Bafflingly, for many people Scottish cuisine remains something of an oxymoron, little more than a cholesterol-laden punchline. – The Guardian
I have never eaten haggis, although I have heard a lot about it, and should I ever be close to one, I would try it.
The idea of haggis is intriguing. I like most offal foods, with the exception of tripe, so I see no reason for not liking haggis.
Traditionally, “Haggis is a savoury pudding containing sheep’s pluck (heart, liver and lungs); minced with onion, oatmeal, suet, spices, and salt, mixed with stock, and traditionally encased in the animal’s stomach and simmered for approximately three hours.” – Wikipedia
But there are many many things you can do to haggis.
If you look around the net, you can find haggis balls, deep fried haggis balls, vegetarian haggis, haggis puffs, haggis crepes, haggis toasted sandwiches, haggis and chips.
Then there’s the fast food and international influences… haggis pizza, haggisburger, haggis pakora, haggis nachos, haggis burritos, haggis and onion bhajis… You can stuff chicken with it, you can get it in a can or in sachets.
The list is endless. Haggis has to be amongst the most versatile foods.
And… you can feed the scraps to the cat.
Then there’s haggis for dessert chocolates.
Scotland-based chocolate maker, Nadia Ellingham, just invented a horrifying new desert: Haggis-flavored Chocolate. It’s chocolate with a hint of sheep’s liver, heart, lungs, oatmeal, onions and spices boiled in the animal’s own stomach. It’s amazing no one thought of this before.
In Ellingham’s defense, she has stated that she avoided including any haggis ingredients that would clash with the taste of the chocolate. But still, when the clashing ingredient in haggis IS haggis, it’s hard to understand what she left in.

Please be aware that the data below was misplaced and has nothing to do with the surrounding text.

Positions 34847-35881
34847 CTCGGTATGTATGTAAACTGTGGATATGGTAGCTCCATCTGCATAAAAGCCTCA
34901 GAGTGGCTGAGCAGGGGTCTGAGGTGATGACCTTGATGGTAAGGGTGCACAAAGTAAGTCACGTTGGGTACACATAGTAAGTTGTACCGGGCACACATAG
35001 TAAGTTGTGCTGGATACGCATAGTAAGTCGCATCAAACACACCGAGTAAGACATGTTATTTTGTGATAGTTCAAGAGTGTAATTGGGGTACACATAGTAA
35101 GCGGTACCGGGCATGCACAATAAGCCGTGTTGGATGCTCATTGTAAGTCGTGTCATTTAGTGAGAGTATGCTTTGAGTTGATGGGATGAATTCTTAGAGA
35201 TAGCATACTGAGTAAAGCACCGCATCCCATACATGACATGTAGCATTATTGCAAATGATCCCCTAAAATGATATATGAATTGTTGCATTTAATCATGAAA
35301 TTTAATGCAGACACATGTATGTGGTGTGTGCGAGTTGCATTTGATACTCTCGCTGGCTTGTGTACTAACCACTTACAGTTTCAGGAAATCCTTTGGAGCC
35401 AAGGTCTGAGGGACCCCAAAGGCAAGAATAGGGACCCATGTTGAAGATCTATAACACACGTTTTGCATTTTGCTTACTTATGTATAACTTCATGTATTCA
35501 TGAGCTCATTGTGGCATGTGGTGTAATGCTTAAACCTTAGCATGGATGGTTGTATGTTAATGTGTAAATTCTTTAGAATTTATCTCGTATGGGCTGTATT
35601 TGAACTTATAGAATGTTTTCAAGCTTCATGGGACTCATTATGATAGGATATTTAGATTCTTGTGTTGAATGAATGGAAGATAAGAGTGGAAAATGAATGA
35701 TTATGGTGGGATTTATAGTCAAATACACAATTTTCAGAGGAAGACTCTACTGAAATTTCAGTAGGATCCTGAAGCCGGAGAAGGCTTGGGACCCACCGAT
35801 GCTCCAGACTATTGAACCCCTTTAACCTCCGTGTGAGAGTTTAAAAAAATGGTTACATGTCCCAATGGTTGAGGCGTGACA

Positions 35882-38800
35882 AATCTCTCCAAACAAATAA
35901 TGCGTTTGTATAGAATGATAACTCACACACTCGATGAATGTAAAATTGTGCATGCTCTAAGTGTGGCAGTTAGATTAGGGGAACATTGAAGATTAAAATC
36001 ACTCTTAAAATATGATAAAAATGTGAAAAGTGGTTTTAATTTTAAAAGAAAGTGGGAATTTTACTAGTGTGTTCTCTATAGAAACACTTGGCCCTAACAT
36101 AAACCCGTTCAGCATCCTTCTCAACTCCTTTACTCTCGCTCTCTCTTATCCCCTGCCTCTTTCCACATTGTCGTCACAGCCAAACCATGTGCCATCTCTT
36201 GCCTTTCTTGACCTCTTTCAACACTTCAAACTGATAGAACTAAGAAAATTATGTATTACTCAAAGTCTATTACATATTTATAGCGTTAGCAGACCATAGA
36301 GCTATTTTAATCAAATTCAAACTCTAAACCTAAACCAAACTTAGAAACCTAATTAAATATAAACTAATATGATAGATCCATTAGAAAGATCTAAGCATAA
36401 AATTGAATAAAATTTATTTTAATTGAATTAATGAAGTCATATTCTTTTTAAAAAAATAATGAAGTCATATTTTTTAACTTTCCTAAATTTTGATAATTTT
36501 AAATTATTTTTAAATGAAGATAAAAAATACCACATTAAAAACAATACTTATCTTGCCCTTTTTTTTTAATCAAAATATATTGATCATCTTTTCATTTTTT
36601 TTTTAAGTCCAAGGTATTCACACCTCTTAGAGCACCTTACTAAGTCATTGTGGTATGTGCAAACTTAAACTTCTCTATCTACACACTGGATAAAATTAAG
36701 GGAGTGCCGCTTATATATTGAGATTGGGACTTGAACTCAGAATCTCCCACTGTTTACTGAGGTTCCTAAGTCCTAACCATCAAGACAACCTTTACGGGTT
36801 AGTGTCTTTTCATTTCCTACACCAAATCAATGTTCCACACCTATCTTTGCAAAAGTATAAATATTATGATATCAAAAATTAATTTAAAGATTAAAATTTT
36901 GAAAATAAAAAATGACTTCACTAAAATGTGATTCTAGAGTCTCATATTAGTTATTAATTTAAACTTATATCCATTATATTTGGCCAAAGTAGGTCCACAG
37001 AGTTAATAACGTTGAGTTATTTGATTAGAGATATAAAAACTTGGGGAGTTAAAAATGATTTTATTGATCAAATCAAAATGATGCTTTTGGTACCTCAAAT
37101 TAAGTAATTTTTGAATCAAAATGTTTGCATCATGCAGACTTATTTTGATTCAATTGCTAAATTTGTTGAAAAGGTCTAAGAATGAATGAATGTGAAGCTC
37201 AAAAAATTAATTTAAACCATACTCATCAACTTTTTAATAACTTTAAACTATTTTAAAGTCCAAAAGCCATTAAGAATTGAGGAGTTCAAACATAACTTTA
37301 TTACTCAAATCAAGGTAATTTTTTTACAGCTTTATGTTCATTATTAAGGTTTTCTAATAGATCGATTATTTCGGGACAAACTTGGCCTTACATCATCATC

There is much humour about the haggis…
The Haggis – An Endangered Scottish Species
The Haggis Hunting Season
As winter approaches, a crime against Scottish wildlife looms. From 30th November (St. Andrews Day) to 25th January (Robert Burns birthday), a small, defenceless furry creature is chased and killed to provide the Scots with their traditional feast.
Read more on: HubPages
Quite coincidental, but news of black pudding making a come back appeared the day after my first post on
Awful Offal Foods.
It seems that black pudding is returning, at least in Britain.
Black pudding is back on the menu, thanks to austerity and celebrity chefs
TV recipes and hard times bring new boom in sales of traditional sausage described in some quarters as ‘Lancashire viagra’
Black pudding may be as integral to British culinary culture as fish and chips, spotted dick and the Sunday roast, but – perhaps due to queasiness over its main ingredient – it has languished at the bottom of the nation’s collective shopping list for years.
But now, through a combination of celebrity chef endorsements and economic austerity the “blood sausage” is enjoying a sales boom. Producers of traditional black puddings, from the Outer Hebrides to the rolling foothills around the Lancashire valleys, say demand for their product has soared by up to 25% over the past year.
Duncan Haigh, owner of Arthur Haigh, near Thirsk in North Yorkshire, which makes the award-winning Doreen’s Black Pudding, had to build an extension to his premises in order to cope with demand.
“Black pudding is not just for breakfast any more,” Haigh said. “A lot of chefs are using it because they realise it brings richness to a dish. It’s now found in starters and main courses.”
Depending on the regional variation, black puddings contain a mix of dried blood, salt and rusk.
Some producers prefer ox or sheep blood to that of pigs while others employ suet and oatmeal in their recipes. But whatever the outcome, traditional black pudding makers keep their exact contents a closely guarded secret.
Chadwick’s Original Bury Black Pudding has been making its distinctive puddings since 1865. The firm’s stall on Bury market, Greater Manchester, is a local tourist attraction.
Source: The Guardian Read more
Black pudding is not new, in fact it can be traced back to the time of Homer – ‘The first known written mention of black pudding was as early as 800 BC when it appeared in Homer’s classic The Odyssey. In book twenty of his great canon, Homer wrote “As when a man besides a great fire has filled a sausage with fat and blood and turns it this way and that and is very eager to get it quickly roasted…”.’ – Blackpudding.org
Black pudding, or its various forms have been used by nearly every race on Earth at one time or another; from the ancient Romans and Greeks to the Mongols of Genghis Khan. and beyond.
It has featured in royal banquets, been a staple of the poor, it has raised religious argument and featured in literature and television.
You want to know more, then try Wikipedia and the .org link above.